Who We Are & Where We Came From
In this next installment of our Archives 101 series we wanted to introduce you to who we are as a program.
The City of Portland Archives and Records Management Division began in 1976 with the hiring of Portland’s first experienced archivist. In 1978 the program obtained a multi-year NHPRC grant designed to create a model program for implementing an integrated archival and records system at the municipal level. In 1981 the Portland Archives and Records Center was established to house this integrated program and bring the decentralized archival collection together in one place. City records were collected from the basement of City Hall, individual city bureaus and other nooks and crannies in city offices.
The program remained in this first facility, an old city incinerator, until 2010 when it moved to a new and more centrally located facility in the heart of Portland.
As an institutional archives, we collect and preserve documents, plans, photos and other materials generated by and for the City’s government. That means that we have records about urban planning and parks, photos of public works construction like roads and sewers, Ordinances dating back to 1851 and many elected official records. We provide important historical evidence of the development of city government and the growth of Portland since its inception.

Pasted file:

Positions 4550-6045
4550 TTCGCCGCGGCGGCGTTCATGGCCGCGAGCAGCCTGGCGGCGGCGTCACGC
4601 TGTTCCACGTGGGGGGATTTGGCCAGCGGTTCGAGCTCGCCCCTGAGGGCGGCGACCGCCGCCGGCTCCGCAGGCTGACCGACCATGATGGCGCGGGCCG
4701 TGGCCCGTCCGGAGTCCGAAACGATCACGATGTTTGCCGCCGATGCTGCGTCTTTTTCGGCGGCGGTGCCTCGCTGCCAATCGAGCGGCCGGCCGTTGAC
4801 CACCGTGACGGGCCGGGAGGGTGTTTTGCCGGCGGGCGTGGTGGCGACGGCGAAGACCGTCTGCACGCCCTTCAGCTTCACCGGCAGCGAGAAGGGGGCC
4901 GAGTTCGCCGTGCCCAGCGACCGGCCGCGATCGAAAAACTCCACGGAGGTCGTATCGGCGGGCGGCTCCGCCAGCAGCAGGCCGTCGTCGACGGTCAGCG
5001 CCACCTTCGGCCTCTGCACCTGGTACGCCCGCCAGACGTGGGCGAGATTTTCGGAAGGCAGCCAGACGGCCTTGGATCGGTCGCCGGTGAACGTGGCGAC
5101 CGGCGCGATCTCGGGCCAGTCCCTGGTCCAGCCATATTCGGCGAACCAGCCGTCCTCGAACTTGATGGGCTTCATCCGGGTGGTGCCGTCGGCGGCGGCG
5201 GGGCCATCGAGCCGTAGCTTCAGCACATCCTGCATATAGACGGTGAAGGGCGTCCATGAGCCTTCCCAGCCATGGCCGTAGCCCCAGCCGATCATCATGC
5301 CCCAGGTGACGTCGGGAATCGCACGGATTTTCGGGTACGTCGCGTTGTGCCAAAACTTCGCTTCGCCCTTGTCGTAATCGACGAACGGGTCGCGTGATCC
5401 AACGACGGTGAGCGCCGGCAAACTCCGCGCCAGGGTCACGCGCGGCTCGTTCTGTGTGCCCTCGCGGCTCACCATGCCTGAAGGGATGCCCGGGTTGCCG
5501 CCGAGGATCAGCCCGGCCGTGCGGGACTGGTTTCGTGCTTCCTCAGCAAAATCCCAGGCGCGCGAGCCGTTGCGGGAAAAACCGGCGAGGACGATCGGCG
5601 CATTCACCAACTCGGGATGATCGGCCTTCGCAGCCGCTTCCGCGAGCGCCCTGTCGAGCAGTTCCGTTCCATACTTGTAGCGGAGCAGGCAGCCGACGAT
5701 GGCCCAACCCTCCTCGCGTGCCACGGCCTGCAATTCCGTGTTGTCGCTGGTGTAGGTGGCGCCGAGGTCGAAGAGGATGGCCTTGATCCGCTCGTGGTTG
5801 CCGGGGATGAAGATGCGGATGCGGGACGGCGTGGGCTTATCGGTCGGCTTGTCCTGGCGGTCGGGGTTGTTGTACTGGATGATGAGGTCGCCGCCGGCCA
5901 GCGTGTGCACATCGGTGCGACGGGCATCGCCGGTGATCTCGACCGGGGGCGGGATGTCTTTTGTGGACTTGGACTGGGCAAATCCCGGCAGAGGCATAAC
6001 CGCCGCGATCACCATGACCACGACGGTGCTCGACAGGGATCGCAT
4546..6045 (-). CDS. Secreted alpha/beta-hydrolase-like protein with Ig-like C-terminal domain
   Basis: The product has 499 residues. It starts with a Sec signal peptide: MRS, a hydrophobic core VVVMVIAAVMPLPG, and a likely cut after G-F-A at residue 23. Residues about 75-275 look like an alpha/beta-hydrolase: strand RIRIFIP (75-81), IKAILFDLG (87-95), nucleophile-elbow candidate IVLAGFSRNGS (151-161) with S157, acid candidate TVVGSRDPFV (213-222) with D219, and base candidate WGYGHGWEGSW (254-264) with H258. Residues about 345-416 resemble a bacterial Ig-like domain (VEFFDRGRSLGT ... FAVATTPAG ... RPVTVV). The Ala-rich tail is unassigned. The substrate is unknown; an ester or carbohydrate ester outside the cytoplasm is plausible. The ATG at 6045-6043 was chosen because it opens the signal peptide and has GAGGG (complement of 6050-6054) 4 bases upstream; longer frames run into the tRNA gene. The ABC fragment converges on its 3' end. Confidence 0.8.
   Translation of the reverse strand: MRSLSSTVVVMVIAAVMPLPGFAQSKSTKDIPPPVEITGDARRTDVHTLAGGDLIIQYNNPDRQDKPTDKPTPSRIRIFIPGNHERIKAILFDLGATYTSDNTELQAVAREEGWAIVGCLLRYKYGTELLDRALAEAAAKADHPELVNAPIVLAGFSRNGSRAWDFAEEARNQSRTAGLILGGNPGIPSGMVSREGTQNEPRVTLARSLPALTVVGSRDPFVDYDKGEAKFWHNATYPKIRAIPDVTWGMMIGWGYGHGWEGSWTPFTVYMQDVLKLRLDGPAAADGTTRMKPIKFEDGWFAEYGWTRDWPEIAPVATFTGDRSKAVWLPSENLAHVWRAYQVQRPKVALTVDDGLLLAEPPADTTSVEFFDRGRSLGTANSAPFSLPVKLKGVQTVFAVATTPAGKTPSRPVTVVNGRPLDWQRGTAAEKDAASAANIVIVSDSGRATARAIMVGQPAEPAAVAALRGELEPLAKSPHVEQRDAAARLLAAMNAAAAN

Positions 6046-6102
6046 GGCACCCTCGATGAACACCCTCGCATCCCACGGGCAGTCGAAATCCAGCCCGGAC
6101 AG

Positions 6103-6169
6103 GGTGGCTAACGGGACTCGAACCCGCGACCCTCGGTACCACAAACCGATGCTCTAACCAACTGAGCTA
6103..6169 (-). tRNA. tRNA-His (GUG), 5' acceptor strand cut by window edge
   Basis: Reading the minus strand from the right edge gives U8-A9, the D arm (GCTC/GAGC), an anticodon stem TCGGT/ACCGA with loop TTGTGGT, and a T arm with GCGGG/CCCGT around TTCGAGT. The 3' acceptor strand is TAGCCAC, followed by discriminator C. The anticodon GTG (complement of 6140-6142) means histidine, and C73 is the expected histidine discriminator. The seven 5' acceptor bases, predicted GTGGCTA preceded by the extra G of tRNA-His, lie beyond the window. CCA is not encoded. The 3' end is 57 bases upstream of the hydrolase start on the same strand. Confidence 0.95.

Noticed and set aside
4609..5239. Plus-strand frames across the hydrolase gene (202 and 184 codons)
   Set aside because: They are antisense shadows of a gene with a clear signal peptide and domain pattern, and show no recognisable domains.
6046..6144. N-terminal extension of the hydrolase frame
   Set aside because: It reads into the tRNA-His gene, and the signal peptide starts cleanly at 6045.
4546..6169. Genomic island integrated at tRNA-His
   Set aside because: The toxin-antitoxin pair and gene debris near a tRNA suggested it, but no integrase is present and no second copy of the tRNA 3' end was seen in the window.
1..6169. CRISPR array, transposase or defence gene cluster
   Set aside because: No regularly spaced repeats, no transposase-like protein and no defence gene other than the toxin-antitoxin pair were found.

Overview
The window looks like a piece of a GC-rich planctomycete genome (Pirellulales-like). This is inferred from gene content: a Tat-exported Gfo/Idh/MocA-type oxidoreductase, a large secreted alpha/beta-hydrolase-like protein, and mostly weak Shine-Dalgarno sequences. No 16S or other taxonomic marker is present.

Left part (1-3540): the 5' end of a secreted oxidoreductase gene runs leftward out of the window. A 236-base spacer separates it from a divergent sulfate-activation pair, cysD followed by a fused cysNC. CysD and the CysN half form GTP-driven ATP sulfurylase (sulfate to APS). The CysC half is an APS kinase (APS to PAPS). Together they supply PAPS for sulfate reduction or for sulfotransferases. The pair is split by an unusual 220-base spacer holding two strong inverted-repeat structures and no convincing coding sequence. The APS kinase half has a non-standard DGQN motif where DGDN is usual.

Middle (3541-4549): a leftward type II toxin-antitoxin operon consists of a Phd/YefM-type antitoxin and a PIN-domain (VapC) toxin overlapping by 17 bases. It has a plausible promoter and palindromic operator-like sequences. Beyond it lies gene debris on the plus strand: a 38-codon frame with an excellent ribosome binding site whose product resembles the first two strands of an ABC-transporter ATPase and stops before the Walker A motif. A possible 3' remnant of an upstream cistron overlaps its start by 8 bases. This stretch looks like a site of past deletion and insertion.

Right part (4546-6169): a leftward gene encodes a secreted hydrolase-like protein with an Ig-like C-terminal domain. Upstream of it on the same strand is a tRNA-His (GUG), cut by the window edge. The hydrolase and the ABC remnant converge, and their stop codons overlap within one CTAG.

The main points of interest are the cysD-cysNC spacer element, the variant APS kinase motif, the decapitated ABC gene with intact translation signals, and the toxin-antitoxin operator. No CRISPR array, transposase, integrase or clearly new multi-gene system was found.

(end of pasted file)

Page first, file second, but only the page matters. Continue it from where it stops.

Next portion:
January 26, 2011 | Comments (0) | Post a Comment (Sign-In Required)
Archives 101: Who we are, what we do and how we do it
“What do you do?”
“I’m an archivist.”
“A what? What’s that?”
This is a conversation that most archivists experience on a routine basis; in fact, the joke is that more people know what an anarchist is than they know what an archivist is. With this in mind, we thought we’d spend some time introducing archives to our readers.